Ultra-fit Aussie Olympic swimming star, 27, is hospitalised with Covid despite being FULLY vaccinated
- Olympic gold medallist Madi Wilson has been hospitalised with Covid-19
- Ms Wilson was admitted to hospital in Naples, Italy while competing in the ISL
- She is swimming alongside fellow Aussies Matt Wilson and Bronte Campbell
Olympic gold medallist Madi Wilson has been admitted to hospital while battling Covid-19.
Currently in Naples, Italy, for the International Swimming League, Ms Wilson was moved into hospital on September 18, explaining to fans that doctors wanted to treat her and keep her under observation.
A fit and healthy 27-year-old, she won a gold medal in the women’s 4×100 metre freestyle relay at the Tokyo Olympics just weeks ago, swimming alongside fellow superstars Bronte Campbell and Meg Harris. Dailymail.co.uk: News, Sport, Showbiz, Celebrities from Daily MailPauseNext video0:00 / 2:15SettingsFull-screenThe video is currently unavailableError code 303Read More
The swimming star was fully-vaccinated prior to the Tokyo games in August, but believes the physical and mental effects of a packed year of racing contributed to her infection. +3
Olympic gold medallist Madi Wilson (pictured) has been hospitalised after contracting Covid-19 in Italy – despite being just 27 and remarkably fit and healthy
Ms Wilson currently swims for the Los Angeles Currents alongside Aussies Bronte Campbell and Matt Wilson, but will miss match 8 of the competition after her diagnosis.
‘I recently tested positive for Covid and yesterday was moved into hospital for further care and observation,’ Ms Wilson wrote in an Instagram post on Sunday.
‘Even though I am double vaccinated and took the right precaution set in place through the ISL, I have managed to fall to this virus. +3
Ms Wilson (2nd from the right) is currently in Naples, Italy competing in the International Swimming League for the Los Angeles Currents (pictured, Australia’s bronze medal 4x200m freestyle team
‘It’s been a crazy few months and I believe being run down physically and mentally may have made me more susceptible.
‘I feel extremely unlucky but I do believe this is a huge wake-up call, Covid is a serious thing and when it comes it hits very hard.’
But just like anyone, the super fit Olympic star admitted that she was frightened by the virus ravaging the world.
‘I’d be stupid not to say I wasn’t scared. I’m so lucky for all my family, friends and support people. I can’t believe how much love I have been shown and I’m forever in debt to these people,’ she wrote.+3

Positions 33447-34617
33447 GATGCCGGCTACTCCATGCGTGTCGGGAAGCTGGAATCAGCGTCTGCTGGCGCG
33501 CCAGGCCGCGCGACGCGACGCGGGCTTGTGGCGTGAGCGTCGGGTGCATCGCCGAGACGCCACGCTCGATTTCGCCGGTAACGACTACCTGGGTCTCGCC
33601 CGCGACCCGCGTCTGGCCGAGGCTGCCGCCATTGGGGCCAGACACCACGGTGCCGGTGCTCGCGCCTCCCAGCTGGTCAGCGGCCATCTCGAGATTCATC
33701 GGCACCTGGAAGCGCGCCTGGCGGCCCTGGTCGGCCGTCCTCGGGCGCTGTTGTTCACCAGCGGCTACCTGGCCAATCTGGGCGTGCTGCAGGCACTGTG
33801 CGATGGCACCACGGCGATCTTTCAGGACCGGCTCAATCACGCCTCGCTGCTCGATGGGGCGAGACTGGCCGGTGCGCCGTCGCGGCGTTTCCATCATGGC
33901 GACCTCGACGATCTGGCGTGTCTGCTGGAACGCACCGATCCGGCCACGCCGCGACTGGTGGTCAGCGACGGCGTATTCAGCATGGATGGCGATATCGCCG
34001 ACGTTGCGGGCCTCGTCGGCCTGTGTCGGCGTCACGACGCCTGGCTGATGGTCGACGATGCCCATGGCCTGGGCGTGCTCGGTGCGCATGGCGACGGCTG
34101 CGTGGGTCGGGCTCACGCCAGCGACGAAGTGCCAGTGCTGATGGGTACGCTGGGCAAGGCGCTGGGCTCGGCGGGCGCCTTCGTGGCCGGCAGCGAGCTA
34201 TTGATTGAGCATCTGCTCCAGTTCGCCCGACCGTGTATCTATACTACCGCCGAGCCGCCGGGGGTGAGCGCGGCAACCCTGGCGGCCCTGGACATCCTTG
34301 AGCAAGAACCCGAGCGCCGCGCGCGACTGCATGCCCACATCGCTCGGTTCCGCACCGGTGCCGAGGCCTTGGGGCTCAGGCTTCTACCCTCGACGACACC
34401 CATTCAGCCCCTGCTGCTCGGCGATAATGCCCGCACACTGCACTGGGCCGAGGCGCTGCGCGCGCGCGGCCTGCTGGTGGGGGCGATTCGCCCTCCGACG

In a post on Instagram, she said a busy year packed full of racing left he exhausted and may have contributed to her hospitalisation
‘Special thanks to my incredible LA family, you haven’t and won’t ever see a team with a bigger heart than theirs, away from the pool the most incredible compassionate group of people and in the pool we are fighting with every bit of strength. I can promise we will be ready to fire come semifinals!
‘I’m taking some time to rest and I’m sure I’ll be ready to bounce back in no time.’
The LA Currents are one of four teams competing in this years International Swimming League, as the competition reaches the halfway point.
Current teammate Bronte Campbell also won gold alongside Ms Wilson in the 4x100m women’s freestyle at the 2016 Rio games, defending their title in Tokyo.
COVID-19: WHAT YOU NEED TO KNOW
What is Covid-19?
Coronaviruses are a large family of viruses that cause respiratory infections. These can range from the common cold to more serious diseases.
Covid-19 is a disease caused by a form of coronavirus.
Other coronaviruses include Middle East Respiratory Syndrome (MERS) and Severe Acute Respiratory Syndrome (SARS)
What are the symptoms?
Symptoms of Covid-19 can range from mild illness to pneumonia.
Some people will recover easily, and others may get very sick very quickly.
People with coronavirus may experience symptoms such as:
– sore throat
– shortness of breath
Other symptoms can include runny nose, acute blocked nose (congestion), headache, muscle or joint pains, nausea, diarrhoea, vomiting, loss of sense of smell, altered sense of taste, loss of appetite and fatigue.
To stop the spread of Covid-19 people with even mild symptoms of respiratory infection should get tested.
Source: Department of Health